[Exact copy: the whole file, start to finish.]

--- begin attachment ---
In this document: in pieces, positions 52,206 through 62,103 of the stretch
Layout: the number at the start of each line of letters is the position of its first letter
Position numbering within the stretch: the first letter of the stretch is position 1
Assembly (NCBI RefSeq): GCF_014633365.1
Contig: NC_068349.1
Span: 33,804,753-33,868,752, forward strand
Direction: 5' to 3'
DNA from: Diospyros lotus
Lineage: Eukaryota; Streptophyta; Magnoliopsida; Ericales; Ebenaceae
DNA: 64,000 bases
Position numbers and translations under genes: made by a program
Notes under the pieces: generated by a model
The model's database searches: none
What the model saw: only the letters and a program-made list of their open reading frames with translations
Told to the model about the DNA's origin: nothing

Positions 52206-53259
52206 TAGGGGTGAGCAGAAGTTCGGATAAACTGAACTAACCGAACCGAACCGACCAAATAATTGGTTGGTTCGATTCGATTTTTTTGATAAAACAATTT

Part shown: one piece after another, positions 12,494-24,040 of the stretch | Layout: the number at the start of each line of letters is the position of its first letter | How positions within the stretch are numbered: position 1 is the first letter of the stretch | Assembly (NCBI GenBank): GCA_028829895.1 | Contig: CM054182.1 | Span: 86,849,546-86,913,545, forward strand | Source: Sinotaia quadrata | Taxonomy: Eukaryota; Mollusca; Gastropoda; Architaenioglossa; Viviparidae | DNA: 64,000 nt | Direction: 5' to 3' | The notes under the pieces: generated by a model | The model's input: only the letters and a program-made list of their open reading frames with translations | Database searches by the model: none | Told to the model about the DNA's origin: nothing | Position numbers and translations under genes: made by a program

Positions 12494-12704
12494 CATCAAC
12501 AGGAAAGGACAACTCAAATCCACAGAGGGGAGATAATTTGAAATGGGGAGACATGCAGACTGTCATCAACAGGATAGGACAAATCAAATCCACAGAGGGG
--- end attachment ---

In this document: in pieces, positions 52,206 through 62,103 of the stretch
Layout: the number at the start of each line of letters is the position of its first letter
Position numbering within the stretch: the first letter of the stretch is position 1
Assembly (NCBI RefSeq): GCF_014633365.1
Contig: NC_068349.1
Span: 33,804,753-33,868,752, forward strand
Direction: 5' to 3'
DNA from: Diospyros lotus
Lineage: Eukaryota; Streptophyta; Magnoliopsida; Ericales; Ebenaceae
DNA: 64,000 bases
Position numbers and translations under genes: made by a program
Notes under the pieces: generated by a model
The model's database searches: none
What the model saw: only the letters and a program-made list of their open reading frames with translations
Told to the model about the DNA's origin: nothing

Positions 52206-53259
52206 TAGGGGTGAGCAGAAGTTCGGATAAACTGAACTAACCGAACCGAACCGACCAAATAATTGGTTGGTTCGATTCGATTTTTTTGATAAAACAATTT

Part shown: one piece after another, positions 12,494-24,040 of the stretch | Layout: the number at the start of each line of letters is the position of its first letter | How positions within the stretch are numbered: position 1 is the first letter of the stretch | Assembly (NCBI GenBank): GCA_028829895.1 | Contig: CM054182.1 | Span: 86,849,546-86,913,545, forward strand | Source: Sinotaia quadrata | Taxonomy: Eukaryota; Mollusca; Gastropoda; Architaenioglossa; Viviparidae | DNA: 64,000 nt | Direction: 5' to 3' | The notes under the pieces: generated by a model | The model's input: only the letters and a program-made list of their open reading frames with translations | Database searches by the model: none | Told to the model about the DNA's origin: nothing | Position numbers and translations under genes: made by a program

Positions 12494-12704
12494 CATCAAC
12501 AGGAAAGGACAACTCAAATCCACAGAGGGGAGATAATTTGAAATGGGGAGACATGCAGACTGTCATCAACAGGATAGGACAAATCAAATCCACAGAGGGG